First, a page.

Natural Gas Safety

For Gas Leaks Call National Fuel Emergency 1-800-444-3130

How to identify a leak & steps to take

  • Remember the three important signs to identify a potential gas leak – Look, Listen and Smell.
    1. Look – for dirt blowing into the air, persistent bubbling in standing water or discolored or dead vegetation around the pipeline area.
    2. Listen – for any unusual hissing or roaring sound.
    3. Smell – an odor that smells like rotten eggs.
  • If you notice any of these signs:
    • Evacuate from the area immediately.
    • DO NOT use anything that may cause a spark including lighters, matches, cigarettes, telephones (including cellular), flashlights and any motorized equipment.
    • Do not attempt to operate pipeline valves.
    • Once away from the area, call 911 followed by the National Fuel Emergency toll-free number 1-800-444-3130.
    • Stay away from the area until declared safe by your local utility and/or fire officials.

for nj & pa- Call 811 Before You Dig, It’s the Law!

  • This easy-to-remember, nationwide number is federally-mandated and designated by the FCC to consolidate all local “Call Before You Dig” numbers.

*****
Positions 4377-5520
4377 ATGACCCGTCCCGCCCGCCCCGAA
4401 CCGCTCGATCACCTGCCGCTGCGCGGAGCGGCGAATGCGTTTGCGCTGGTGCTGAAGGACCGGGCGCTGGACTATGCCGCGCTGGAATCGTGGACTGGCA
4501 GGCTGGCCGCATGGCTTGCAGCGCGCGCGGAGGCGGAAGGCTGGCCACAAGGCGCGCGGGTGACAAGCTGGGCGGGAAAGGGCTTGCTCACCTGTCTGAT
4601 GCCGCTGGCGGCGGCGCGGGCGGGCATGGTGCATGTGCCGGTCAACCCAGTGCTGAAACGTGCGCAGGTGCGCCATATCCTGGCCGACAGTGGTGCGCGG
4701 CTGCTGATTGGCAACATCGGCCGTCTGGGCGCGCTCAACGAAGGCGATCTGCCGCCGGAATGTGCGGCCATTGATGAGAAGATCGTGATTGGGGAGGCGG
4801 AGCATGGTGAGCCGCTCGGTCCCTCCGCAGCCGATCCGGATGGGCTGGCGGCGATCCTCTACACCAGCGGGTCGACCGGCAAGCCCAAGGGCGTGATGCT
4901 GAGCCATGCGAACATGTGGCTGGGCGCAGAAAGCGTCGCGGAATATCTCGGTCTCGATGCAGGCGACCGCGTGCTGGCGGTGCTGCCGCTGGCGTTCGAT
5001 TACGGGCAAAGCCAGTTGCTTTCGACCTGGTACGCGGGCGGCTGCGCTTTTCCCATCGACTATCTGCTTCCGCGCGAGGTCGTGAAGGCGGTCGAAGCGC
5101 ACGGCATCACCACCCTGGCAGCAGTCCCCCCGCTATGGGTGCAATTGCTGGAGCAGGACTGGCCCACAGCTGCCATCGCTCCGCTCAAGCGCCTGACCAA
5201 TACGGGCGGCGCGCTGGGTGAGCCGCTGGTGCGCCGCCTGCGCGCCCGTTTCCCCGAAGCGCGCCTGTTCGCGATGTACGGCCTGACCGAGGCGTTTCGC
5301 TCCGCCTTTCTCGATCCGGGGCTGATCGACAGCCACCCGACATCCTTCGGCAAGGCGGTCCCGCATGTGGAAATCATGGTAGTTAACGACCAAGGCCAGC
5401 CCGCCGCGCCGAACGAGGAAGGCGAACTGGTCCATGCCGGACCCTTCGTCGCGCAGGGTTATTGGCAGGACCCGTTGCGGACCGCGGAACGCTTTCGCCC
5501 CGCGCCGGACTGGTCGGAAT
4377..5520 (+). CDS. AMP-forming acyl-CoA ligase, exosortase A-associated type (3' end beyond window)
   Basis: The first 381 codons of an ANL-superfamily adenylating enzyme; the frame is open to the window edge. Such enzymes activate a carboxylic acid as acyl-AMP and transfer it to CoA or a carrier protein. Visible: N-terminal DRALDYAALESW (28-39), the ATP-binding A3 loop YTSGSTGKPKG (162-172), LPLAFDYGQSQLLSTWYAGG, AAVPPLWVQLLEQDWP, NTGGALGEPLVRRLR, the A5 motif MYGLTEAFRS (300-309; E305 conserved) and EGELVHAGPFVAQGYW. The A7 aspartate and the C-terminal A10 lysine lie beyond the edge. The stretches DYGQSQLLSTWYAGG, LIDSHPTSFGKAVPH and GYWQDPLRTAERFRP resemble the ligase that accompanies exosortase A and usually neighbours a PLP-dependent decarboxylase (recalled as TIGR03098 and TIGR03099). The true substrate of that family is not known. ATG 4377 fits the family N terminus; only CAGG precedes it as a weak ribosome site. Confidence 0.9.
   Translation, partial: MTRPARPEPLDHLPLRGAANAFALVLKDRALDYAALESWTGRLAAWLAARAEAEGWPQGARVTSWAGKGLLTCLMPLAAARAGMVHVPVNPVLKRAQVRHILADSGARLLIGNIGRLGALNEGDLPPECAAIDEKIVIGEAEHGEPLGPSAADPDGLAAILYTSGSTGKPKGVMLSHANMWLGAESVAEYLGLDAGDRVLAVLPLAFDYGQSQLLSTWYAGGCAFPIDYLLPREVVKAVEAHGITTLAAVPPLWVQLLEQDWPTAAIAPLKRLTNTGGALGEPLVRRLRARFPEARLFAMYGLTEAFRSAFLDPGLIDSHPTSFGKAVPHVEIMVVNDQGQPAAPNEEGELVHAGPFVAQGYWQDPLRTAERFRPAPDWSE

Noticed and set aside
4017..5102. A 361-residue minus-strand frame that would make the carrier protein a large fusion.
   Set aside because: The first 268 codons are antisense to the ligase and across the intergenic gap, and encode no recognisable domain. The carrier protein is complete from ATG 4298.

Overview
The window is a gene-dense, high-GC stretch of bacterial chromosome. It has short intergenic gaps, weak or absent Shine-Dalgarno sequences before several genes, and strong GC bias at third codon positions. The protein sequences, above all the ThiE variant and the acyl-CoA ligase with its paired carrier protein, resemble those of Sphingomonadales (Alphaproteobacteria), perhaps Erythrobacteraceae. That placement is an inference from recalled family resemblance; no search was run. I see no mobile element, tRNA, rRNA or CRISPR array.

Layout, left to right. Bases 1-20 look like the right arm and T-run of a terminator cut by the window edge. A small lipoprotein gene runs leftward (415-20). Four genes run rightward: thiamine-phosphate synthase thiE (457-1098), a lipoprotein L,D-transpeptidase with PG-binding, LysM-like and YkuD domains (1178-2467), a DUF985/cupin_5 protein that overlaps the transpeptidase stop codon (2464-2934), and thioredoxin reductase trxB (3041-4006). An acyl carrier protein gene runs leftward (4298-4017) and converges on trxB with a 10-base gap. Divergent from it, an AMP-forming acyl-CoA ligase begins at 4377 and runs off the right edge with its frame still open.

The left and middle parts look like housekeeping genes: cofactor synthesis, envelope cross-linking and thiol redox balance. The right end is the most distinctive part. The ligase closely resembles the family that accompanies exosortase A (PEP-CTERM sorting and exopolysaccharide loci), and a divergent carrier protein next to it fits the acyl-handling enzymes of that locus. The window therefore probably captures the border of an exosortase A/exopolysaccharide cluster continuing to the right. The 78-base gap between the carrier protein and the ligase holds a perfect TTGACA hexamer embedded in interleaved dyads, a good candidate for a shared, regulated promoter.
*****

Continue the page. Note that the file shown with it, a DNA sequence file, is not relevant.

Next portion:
• One FREE call to 811 will get your utility lines marked and helps protect you from potential injury and unnecessary expense.
  • Calling 811 is for both professional excavators and do-it yourself homeowners. Many homeowners do some type of digging project such as building a deck or installing a fence. Often they make assumptions about whether or not they should get their utility lines marked, but NJ law requires a mark-out for every digging project – even small projects like planting trees and shrubs.
  • The local one call center personnel will route your request to your local utility which then sends a professional locator to mark your lines for free within three business days.
  • Knowing the approximate location of your buried utility lines helps protect you from injury and the consequences that can result from accidentally damaging a buried utility line. The depths of utility lines vary, and there can be multiple utility lines in the same area. Damages to these lines can disrupt service to the entire neighborhood, cause injuries and even harm the environment.